Some handouts also circulated around the internet that people claimed were from the event. In these handouts ,things like “no property tax, no recreational marijuana, no gay marriage, no Department of Ecology” were listed along with Bible verses.

Matt Shea said in a Facebook group post that “a two month old flier from another group for the sake of discussion does not mean those are the views of this group. People that continue to say that, are lying and trying to divide.”

One of the State of Liberty Facebook group moderators, Leland Smith, said the handouts talking about gay marriage and marijuana use were not official statements and were from a different local group. “When I was given a copy at the meeting, I assumed it was official, and I’m sure others thought so as well. It was also pointed out that it may be premature to start claiming policies like these as official. We are really too early in the movement to try and ratify any policy as official,” he stated on Facebook.

Shea stated in a Facebook post that he has been an outspoken proponent of CBD and medical cannabis. He also addressed posts concerning a Christian state.

Neither Stark, nor Pickett, who are both regulars in other Stevens County Facebook groups are sold on the 51st state movement. Pickett is a retired law enforcement officer and currently working for Habitat for Humanity in Colville. The Independent looked at threads on the movement’s Facebook page and there was indeed people debating the use of religion in government, gay marriage and marijuana usage.

Pickett said since bringing up questions, he was informed by an anonymous source that he has been “targeted” by movement leadership. Pickett said this means they are continuing to monitor his posts and check his background to find something to discredit him.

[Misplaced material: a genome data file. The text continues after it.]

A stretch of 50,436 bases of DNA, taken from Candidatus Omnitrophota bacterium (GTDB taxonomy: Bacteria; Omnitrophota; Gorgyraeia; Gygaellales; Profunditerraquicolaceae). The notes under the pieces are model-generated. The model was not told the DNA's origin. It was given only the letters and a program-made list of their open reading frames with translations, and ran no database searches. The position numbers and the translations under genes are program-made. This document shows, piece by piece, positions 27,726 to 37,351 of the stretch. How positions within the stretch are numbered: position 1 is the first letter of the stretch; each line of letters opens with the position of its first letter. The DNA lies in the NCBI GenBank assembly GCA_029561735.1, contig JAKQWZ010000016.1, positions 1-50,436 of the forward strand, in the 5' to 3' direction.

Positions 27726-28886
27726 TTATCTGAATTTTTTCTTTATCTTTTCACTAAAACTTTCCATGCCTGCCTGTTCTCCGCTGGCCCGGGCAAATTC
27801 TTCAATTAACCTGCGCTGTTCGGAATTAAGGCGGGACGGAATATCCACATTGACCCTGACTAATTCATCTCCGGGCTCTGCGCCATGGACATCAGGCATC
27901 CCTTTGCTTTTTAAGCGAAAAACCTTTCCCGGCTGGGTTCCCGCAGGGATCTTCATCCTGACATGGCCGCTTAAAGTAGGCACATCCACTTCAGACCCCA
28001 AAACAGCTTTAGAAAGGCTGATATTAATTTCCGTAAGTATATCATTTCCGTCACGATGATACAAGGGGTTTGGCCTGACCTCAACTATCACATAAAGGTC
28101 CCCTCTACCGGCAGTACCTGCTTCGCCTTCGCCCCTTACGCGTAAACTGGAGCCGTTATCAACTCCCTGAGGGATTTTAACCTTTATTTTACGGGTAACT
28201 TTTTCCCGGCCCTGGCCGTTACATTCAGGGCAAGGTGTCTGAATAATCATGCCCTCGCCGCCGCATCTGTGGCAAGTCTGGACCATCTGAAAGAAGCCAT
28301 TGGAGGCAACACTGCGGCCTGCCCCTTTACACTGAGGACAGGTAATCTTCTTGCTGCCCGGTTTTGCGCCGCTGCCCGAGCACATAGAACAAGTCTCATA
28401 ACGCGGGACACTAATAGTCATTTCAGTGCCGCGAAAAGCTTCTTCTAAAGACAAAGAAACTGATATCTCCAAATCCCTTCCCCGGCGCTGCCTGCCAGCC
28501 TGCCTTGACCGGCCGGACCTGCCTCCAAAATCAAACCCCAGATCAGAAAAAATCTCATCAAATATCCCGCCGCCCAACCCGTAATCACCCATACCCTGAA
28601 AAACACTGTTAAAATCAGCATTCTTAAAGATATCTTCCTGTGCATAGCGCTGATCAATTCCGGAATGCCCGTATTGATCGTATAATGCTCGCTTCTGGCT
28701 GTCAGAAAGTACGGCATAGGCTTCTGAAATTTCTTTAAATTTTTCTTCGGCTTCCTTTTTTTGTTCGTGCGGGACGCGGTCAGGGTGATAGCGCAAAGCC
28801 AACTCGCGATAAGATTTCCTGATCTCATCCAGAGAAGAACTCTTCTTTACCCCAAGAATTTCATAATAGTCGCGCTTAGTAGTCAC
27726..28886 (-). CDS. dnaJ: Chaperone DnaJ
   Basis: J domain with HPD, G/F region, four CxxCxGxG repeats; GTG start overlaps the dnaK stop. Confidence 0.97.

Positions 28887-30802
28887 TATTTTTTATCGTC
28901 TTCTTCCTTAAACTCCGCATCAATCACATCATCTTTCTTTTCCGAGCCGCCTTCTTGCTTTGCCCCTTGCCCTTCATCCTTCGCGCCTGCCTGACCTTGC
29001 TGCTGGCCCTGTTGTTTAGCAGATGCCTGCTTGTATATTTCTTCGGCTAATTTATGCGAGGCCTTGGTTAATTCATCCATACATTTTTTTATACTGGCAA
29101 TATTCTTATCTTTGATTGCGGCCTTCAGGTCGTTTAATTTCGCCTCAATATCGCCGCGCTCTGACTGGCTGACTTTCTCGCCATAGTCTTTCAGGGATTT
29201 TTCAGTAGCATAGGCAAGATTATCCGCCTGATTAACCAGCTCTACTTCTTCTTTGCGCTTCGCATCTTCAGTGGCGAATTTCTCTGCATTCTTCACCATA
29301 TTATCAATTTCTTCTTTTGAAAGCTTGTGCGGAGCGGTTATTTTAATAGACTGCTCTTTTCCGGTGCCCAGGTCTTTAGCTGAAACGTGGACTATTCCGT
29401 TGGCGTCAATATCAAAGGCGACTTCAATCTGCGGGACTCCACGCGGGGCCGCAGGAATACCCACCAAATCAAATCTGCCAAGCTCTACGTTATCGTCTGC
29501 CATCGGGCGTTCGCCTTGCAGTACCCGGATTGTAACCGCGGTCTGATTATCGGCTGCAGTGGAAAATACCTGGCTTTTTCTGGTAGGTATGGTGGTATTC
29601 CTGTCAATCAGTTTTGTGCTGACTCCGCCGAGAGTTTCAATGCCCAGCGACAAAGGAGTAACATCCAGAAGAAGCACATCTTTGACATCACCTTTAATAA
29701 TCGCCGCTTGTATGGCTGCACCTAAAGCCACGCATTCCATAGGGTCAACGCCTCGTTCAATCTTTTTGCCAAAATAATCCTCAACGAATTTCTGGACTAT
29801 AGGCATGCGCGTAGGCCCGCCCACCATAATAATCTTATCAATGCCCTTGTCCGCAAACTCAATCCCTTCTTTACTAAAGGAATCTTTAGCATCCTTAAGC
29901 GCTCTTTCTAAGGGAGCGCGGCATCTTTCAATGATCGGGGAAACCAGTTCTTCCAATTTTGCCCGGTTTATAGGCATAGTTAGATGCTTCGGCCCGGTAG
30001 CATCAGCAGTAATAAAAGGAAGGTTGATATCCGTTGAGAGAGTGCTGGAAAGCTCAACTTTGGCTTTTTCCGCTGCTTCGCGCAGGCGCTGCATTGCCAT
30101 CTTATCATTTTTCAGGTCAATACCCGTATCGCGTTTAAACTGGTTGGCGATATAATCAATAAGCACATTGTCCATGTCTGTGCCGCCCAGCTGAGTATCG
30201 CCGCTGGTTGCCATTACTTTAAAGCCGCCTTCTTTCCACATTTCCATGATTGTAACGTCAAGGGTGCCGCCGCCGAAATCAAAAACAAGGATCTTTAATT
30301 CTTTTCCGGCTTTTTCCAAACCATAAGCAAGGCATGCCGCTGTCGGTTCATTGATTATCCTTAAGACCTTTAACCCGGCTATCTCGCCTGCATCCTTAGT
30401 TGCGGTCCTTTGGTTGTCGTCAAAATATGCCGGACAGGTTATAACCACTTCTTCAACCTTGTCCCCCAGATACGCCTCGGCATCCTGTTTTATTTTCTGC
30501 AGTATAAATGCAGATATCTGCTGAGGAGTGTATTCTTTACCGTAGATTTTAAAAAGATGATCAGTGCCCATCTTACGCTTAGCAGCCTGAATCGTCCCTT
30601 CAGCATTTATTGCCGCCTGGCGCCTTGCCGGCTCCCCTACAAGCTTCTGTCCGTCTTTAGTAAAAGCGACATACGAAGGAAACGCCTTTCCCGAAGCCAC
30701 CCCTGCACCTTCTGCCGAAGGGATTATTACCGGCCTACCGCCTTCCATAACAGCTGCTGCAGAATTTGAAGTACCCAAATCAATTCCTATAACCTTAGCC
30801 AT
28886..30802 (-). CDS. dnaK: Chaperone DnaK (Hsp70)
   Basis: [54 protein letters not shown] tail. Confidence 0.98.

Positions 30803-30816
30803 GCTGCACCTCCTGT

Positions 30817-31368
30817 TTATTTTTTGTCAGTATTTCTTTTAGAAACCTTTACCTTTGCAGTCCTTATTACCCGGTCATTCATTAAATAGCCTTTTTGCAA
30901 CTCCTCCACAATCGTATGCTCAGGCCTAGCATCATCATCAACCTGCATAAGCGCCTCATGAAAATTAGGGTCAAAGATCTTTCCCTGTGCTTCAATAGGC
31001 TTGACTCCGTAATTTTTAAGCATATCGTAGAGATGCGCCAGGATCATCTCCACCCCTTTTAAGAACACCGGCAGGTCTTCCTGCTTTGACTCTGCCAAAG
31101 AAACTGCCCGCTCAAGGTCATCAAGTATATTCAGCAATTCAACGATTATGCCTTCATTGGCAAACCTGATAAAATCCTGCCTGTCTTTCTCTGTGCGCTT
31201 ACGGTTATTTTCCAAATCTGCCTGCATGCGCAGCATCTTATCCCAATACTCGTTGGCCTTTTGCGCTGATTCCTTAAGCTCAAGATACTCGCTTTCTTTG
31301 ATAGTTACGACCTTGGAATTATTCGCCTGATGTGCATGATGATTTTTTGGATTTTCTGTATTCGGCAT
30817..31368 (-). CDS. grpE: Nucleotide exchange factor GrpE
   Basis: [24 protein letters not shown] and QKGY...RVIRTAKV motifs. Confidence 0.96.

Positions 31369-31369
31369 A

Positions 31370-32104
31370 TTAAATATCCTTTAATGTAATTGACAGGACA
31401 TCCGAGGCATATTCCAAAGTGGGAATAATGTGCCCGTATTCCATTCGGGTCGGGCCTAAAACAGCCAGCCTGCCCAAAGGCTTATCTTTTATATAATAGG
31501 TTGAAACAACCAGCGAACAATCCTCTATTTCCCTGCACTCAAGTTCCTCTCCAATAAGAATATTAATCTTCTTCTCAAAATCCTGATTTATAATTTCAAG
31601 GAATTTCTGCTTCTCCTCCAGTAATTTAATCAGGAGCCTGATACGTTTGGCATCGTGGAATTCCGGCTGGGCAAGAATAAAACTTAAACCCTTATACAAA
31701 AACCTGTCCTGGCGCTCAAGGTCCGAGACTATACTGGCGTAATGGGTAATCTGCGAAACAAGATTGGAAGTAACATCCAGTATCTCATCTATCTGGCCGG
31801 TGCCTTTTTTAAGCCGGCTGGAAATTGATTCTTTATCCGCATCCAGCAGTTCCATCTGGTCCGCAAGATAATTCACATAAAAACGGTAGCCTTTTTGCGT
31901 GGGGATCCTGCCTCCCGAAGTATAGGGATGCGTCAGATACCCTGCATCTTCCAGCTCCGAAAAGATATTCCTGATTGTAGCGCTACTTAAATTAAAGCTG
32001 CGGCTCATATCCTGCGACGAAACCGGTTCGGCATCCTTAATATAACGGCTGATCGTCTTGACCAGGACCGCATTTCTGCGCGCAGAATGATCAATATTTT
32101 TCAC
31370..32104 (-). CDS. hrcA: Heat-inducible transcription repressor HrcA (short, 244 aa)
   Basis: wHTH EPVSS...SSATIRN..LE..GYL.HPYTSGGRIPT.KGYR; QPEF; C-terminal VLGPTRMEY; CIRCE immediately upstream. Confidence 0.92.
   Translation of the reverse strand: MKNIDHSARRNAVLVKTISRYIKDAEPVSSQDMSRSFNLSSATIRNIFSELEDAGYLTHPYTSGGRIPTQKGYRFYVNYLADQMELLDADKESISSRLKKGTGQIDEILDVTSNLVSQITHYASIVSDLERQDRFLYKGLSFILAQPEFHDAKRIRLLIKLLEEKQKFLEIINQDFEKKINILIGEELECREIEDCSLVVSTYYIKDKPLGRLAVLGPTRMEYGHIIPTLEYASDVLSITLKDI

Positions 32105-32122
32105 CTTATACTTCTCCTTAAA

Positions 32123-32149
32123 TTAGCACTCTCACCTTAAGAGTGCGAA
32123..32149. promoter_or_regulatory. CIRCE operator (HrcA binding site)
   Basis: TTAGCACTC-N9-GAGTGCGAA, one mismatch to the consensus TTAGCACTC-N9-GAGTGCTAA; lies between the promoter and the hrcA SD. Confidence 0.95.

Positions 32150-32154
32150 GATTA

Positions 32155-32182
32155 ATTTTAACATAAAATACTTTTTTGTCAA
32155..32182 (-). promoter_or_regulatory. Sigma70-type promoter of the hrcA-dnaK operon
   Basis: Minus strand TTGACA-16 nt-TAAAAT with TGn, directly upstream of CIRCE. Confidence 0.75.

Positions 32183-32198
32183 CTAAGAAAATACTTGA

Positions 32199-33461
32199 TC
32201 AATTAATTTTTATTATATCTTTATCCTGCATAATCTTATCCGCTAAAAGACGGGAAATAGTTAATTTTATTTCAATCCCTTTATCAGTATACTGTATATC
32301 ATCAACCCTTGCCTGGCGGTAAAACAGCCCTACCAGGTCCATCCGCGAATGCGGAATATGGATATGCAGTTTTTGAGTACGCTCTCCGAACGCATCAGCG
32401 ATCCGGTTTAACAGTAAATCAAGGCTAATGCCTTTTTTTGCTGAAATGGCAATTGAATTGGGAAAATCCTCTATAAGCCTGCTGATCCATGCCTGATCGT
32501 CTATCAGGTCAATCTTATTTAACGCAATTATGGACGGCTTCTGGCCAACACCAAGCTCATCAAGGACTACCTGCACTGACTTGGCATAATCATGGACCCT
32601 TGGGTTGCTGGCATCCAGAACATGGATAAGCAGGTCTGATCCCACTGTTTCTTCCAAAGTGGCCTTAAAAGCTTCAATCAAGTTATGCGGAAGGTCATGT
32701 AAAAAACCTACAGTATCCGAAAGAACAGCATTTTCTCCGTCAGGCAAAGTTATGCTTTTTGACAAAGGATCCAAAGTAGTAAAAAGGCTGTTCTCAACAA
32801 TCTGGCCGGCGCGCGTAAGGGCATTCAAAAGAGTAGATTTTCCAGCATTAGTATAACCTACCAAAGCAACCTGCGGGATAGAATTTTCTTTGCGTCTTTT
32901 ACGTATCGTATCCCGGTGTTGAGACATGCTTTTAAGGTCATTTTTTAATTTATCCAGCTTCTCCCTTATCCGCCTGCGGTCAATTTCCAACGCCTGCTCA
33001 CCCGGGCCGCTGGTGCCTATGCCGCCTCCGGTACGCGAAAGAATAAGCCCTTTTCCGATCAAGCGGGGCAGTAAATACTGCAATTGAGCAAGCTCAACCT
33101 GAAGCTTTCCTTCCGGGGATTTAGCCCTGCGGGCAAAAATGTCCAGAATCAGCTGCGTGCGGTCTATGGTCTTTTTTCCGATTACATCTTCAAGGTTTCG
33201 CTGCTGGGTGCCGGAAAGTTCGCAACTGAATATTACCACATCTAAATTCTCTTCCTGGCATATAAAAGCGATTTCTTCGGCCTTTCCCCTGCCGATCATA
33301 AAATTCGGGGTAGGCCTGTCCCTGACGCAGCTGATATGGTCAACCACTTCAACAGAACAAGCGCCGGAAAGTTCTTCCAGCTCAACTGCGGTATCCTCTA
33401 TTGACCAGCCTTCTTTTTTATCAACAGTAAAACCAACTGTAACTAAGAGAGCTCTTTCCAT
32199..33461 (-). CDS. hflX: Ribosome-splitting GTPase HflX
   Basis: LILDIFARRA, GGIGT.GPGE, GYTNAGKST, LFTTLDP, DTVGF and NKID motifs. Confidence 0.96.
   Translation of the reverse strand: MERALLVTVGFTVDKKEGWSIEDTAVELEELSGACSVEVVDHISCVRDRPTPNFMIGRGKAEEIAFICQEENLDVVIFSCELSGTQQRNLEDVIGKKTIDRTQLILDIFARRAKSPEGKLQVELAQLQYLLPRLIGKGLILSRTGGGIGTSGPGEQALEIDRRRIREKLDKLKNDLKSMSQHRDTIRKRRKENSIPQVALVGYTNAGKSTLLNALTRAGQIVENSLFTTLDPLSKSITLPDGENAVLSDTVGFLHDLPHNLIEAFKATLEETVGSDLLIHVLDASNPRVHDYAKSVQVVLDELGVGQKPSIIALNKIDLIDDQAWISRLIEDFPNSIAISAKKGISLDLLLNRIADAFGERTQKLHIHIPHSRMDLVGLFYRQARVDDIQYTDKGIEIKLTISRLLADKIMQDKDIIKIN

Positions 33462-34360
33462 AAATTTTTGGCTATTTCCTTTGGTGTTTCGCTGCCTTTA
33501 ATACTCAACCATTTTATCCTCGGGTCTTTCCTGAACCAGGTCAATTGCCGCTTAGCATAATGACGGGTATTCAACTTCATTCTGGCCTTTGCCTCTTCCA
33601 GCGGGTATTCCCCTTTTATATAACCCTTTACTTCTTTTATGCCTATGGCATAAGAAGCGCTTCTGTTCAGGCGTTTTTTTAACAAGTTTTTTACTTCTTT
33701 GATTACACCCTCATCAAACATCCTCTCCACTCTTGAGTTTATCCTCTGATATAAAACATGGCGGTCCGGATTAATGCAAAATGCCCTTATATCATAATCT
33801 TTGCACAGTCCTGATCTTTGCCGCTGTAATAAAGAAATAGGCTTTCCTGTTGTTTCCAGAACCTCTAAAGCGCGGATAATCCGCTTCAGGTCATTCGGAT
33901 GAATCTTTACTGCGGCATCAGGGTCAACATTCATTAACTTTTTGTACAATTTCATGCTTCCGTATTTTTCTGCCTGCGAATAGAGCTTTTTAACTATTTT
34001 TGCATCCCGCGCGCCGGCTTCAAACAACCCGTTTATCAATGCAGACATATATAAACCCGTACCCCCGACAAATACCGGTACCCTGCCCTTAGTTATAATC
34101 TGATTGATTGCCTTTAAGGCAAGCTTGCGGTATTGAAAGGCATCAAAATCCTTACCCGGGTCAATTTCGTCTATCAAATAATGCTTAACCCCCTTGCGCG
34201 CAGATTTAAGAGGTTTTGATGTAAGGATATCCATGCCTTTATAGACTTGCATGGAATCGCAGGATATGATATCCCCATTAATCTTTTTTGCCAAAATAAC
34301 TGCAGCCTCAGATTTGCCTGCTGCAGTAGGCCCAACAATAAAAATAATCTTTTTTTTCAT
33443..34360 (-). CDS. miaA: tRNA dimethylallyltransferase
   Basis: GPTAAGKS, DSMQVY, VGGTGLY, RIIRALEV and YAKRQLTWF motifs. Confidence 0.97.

Starks said he wasn’t getting any answers from the State of Liberty movement group.

“Someone who can answer the vision, someone who can look me in the eye and assure me that Liberty will be a state that would afford all people the same treatment, that won’t just be a state with another agenda that keep half of the citizens down. If your group doesn’t have such a person, or does not want to address these questions with real, honest answers, that is fine. Just state that, and I will move on, and let others know,” Stark said in a post on the Facebook page.

Both Stark and Pickett said they understand the frustration of the east side with the actions of the west side and said they were just curious as to what the new state would offer.

“The event in Colville seemed to take advantage of legitimate frustrations by people and sell them this story,” Pickett said. “They seem to want to make this a religious thing.”

When The Independent talked with local movement leaders in a recap of the Colville meeting last month, leaders stated that it’s not the intention of the movement to be a religious state but rather a return to the rule of the Constitution.

Inquiries to Matthew Shea and other group leaders to talk about the movement for the State of Liberty were not responded to.